Sachin Tendulkar was man of the match in the last Test Dinesh Karthik played. Rahul Dravid and VVS Laxman were unchallenged middle order occupants. Zaheer Khan took the new ball. Virender Sehwag was stand-in captain.
It has been more than eight years since that forgettable Chittagong appearance in January, 2010. Karthik made 0 & 27. He took four catches. India won comfortably and he was packed off to a familiar terrain – the sidelines. India have played 87 Tests since but Karthik hasn’t added to his 23 caps and thousand runs.
On Friday, Karthik turned 33. This has already been a good year but this recall to do duty in whites for India might well be the high point. Yes, he’s clobbered a last ball six in a breathtaking performance to clinch India an international trophy. Yes, he’s led his IPL team to the playoffs in his first go as captain. Yes, the sniggering doubters have been shut up.
However, another go at resurrecting what appeared to be a permanently comatose Test career is an intervention from the cricketing gods that have belatedly found some love for the boy from Chennai.
The rough and tumble of Karthik’s career is well known. He wasn’t 20 yet when the first India call up came in 2004. While the initial outcomes were moderate, there were occasional sightings of his unmistakable ability.
93 were made batting at number seven against Pakistan at Kolkata in 2005, assisting Rahul Dravid in a second innings stand that set up a big Indian win. In 2007, against a South African attack that answered to the names Steyn, Ntini, Pollock and Kallis, he opened at Cape Town with Wasim Jaffer, making a plucky 63 in a 153-run stand. Karthik stayed in the job of countering the new ball in England in 2007, making three half-centuries and averaging over 50 as India won its first series in the country since 1986.
However, Karthik’s Test spot was always hanging by a thread. Not long after his debut, a certain M S Dhoni had locked in the position of gloveman, rising in stature so rapidly that rivals simply dropped out of the conversation. Karthik knew only consistent runs against the new ball would keep him in the mix, he would only play for India as a specialist batsman.
But after failing as opener in the first two Tests against Pakistan in Delhi and Kolkata in 2007, Karthik was evicted from the role. He would end the series with an average of under 20 and the dye was cast. With Virender Sehwag, Gautam Gambhir and Wasim Jaffer to pick from, Karthik was yet again spare to the requirements of Indian cricket.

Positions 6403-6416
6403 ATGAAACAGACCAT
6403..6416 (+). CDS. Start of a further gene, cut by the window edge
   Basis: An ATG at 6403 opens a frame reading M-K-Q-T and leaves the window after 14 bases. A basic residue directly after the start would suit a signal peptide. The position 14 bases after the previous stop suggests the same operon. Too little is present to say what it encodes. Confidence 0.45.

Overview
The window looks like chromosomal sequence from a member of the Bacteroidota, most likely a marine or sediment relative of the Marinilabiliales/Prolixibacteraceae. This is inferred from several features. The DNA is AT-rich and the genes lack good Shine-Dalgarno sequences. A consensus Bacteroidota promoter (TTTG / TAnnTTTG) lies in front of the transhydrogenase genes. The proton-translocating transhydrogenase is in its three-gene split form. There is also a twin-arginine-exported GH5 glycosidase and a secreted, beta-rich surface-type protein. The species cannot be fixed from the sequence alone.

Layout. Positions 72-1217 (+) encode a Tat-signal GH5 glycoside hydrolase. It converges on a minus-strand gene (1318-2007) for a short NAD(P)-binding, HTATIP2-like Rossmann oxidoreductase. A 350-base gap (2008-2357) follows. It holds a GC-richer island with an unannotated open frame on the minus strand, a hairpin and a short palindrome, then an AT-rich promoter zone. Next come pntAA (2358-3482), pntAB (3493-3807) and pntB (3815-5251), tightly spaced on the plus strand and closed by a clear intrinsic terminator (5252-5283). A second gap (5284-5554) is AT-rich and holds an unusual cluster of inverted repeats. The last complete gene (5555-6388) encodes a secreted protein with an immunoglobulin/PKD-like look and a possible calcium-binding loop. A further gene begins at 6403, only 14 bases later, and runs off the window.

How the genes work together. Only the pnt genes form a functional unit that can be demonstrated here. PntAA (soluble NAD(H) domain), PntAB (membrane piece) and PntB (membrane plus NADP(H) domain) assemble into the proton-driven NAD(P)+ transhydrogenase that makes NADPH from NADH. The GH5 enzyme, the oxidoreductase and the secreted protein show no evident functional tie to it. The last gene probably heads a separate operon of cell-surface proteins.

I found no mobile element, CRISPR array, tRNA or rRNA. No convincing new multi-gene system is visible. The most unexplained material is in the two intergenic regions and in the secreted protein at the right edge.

Less than a year on, Karthik fluffed another opportunity to restore his fledgling career. With Dhoni opting to rest after a bruising season, Karthik was the designated replacement for the first two Tests in Sri Lanka in July, 2008. Not only did he have a horror run with the bat, making 9,0,7 & 20 in the first couple of Tests, his work behind the stumps was wretched.
In a series dominated by spin, Karthik made a series of errors while keeping to Anil Kumble and Harbhajan Singh, leaving the management with no choice but to dump him in favour of Parthiv Patel for the series decider. Karthik has only earned two caps since that series. Once Dhoni retired, India turned to Wriddhiman Saha and in a crisis, the selectors would inevitably fall back on Patel.
“He is probably a topper in an university, where I am studying,” Karthik chuckled recently when asked about having to compete with Dhoni for a spot over the last decade. “I am just happy in the space I am in.”
In recent months, Karthik has started to reap the rewards of staying undaunted despite extended spells in the wilderness. His First class record, with well over 9000 runs at an average of nearly 43 and more than 400 dismissals is among the strongest in recent Indian domestic cricket. Noticeably fidgety and restless in his early years, there is a visible serenity to his method these days, best exemplified by the muted reaction to celebrate the last ball six that won the Nidahas trophy.
Observers of his wicket-keeping point to a more natural process to his work now, where he stays low for longer in his position and allows the cup of his hands to take a more natural flow, ensuring his fingers don’t tighten up as receives the ball. Karthik is also in peak physical shape, ensuring he can tackle the rigour of long Test match days. With a slew of high profile international tours coming up and Saha’s injury concerns mounting, Karthik may well become a more constant presence in Indian playing XIs.
In essence, nearly a decade and a half after he first appeared, Dinesh Karthik has restored himself, small step by small step. Alongside the 11 Afghans who will walk out on June 14, he too will be living a dream. A dream that appeared to have been crushed, but through sheer gumption and will, has been put back together.